Editor’s Memo: Seeing Red


In order: contributors Amy Sowder, Elzy Kolb, and Linda Diproperzio.


As we go to press with this issue, the temperature outside has plunged into the teens. Yes, after a balmy patch over the holidays, our grace period with Mother Nature is finally over, and winter is upon us in full force. In brutal weather like this, few things are more satisfying than a bowl of hot pasta, which is why this month’s cover story should come in especially handy (page 58). With so many Italian restaurants on offer in Westchester (our dining editor, John Bruno Turiano, estimates the total at more than 400), we present a well-curated cross section of Italian eateries that serve delectable, homemade pasta—and a whole lot more. From old-school joints producing perfect iterations of the classics to ultra-chic establishments concocting inventive re-interpretations, options abound for nearly everyone. 

It’s hard to believe that Valentine’s Day is already right around the corner. For those who haven’t looked that far ahead on the calendar, an important heads-up: This year, V-Day falls on a Saturday. We present several ideas for how you can spend that weekend enjoying some quality (and pampered) time with your sweetheart without traveling far.

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One of the questions I’m most often asked is, “Where do you get your ideas for stories?” That’s an easy one: just about everywhere. As with our Valentine’s Day piece, some ideas stem from simply perusing the calendar, others are pitched to us professionally by PR and marketing folks, but many are generated simply by living our lives here in Westchester—and interacting with our relatives, friends, significant others, neighbors, and anyone else who knows of our affiliation with the magazine. (A quick shout-out to all the residents in my building who have taken the time over the years to stop me in the elevator, garage, or mailroom to pass along promising tips and leads. A great many of them have panned out, as you’ve undoubtedly seen.)

Take this month’s “Flashback,” for example, on Croton-on-Hudson’s communist days. The idea came by way of Senior Editor Kate Walsh’s school conference with her daughter’s 8th-grade social studies teacher, Rick Casey. “He said he had a story for us,” says Kate. And boy, did he…

The takeaway is that if you have an idea for a story—whether a secret cache of communist literature fell out of your ceiling or you just want to tell us about your favorite new restaurant—we’d love to hear all about it. Email us at edit@westchestermagazine.com.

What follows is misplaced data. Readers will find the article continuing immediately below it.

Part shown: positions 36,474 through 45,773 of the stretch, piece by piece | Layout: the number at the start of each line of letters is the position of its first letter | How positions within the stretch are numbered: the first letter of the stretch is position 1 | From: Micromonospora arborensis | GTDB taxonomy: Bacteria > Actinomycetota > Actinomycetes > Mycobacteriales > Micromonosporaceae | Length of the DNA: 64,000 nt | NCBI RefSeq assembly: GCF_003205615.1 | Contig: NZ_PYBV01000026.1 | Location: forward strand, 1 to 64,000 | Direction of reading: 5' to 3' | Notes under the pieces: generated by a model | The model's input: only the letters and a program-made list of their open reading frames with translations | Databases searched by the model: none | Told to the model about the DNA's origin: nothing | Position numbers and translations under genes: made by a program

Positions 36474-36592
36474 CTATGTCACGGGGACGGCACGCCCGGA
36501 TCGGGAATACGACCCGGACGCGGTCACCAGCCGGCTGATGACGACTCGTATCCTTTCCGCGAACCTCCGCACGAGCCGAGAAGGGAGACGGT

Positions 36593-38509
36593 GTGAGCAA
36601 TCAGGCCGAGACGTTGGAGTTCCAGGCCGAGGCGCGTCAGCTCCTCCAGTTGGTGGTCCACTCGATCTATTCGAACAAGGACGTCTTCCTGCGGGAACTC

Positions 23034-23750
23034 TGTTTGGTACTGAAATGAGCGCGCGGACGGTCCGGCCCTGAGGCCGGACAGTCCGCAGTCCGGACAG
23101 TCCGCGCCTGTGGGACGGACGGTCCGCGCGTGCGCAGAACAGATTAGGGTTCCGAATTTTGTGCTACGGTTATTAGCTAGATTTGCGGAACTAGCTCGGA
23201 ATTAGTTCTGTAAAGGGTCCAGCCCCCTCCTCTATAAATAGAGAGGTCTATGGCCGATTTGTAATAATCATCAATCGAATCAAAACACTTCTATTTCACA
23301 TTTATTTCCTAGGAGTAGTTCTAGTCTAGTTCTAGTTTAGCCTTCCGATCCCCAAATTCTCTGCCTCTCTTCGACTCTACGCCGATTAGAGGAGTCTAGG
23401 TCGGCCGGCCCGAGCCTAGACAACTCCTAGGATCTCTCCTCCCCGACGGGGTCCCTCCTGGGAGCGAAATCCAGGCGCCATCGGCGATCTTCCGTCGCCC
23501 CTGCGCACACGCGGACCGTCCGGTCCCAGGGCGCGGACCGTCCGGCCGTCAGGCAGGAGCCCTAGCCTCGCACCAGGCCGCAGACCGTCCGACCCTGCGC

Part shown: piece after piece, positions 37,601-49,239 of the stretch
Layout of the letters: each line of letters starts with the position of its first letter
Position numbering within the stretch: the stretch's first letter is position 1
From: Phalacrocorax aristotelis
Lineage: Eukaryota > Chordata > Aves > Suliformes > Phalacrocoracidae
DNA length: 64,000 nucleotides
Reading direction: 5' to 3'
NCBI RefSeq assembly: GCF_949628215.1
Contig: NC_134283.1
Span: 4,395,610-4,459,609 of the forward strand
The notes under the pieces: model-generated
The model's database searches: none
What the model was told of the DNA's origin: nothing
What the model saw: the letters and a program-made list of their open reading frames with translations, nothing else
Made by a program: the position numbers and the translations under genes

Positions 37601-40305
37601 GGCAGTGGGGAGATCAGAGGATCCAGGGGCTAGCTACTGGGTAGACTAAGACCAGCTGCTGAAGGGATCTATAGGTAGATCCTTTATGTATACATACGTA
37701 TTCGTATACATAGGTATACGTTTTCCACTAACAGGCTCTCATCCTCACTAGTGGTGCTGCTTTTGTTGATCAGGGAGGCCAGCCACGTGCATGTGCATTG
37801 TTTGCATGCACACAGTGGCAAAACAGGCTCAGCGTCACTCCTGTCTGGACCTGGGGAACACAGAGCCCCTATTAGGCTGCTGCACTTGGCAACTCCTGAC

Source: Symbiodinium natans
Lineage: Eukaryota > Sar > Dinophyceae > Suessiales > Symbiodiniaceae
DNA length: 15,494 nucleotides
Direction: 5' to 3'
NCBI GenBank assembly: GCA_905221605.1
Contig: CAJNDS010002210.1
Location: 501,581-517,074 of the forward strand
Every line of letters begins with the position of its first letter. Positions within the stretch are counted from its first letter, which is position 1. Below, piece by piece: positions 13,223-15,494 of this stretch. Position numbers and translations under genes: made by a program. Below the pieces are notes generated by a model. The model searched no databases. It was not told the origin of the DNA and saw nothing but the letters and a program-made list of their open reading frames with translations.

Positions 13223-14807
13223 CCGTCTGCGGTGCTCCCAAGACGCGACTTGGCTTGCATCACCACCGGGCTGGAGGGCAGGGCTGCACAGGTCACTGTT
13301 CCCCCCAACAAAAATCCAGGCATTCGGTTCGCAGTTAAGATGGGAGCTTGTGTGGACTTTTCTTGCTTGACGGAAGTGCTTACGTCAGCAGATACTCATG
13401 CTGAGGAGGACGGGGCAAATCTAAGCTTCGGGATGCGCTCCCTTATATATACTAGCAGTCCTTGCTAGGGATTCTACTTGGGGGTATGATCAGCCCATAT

—Robert Schork, Editorial Director

Contributors

Amy Sowder

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A food and fitness journalist (gotta love the combo), Sowder researched and wrote our cover story. “I thought I knew a thing or two about Italian dining,” says Sowder. “After all, dinners in my non-Italian house while growing up vastly improved after my Italian stepfather entered our kitchen. No offense, Mom! I still adore your spinach lasagna and chicken cacciatore. But after trying dozens of Italian eateries in Westchester, I learned a thing or three,” including not to settle for mediocrity. “I have taste. And with so many Italian choices out there, so should you.”

Elzy Kolb

A longtime WM freelancer, Kolb penned this month’s “Neighbor” on Peekskill resident Alexis Cole. “What appealed to me about her story are the seeming contradictions,” says Kolb. “The jazz-singing athlete, the lifelong peace protester who’s also an army sergeant, the international traveler who spends time baking and pickling. In an era of partisanship and polarization, her story reminds me that all of us may have more in common than we realize, if we listen, put aside our preconceptions, and look below the surface.”

Linda Diproperzio

Making her Westchester Magazine debut, DiProperzio wrote our “Generations” piece on children and divorce. “Writing this story was of particular interest for me because I’m a child of divorce, so I know how it’s impacted me throughout the years,” says DiProperzio. “I definitely saw a lot of myself in Avra, the young woman I interviewed who had to grow up fast because of her parents’ divorce—although I think she’s far more articulate and self-aware than I was at her age.” DiProperzio has written extensively on parenting issues for Parents, American Baby, Parenting, and Family Circle, among others.

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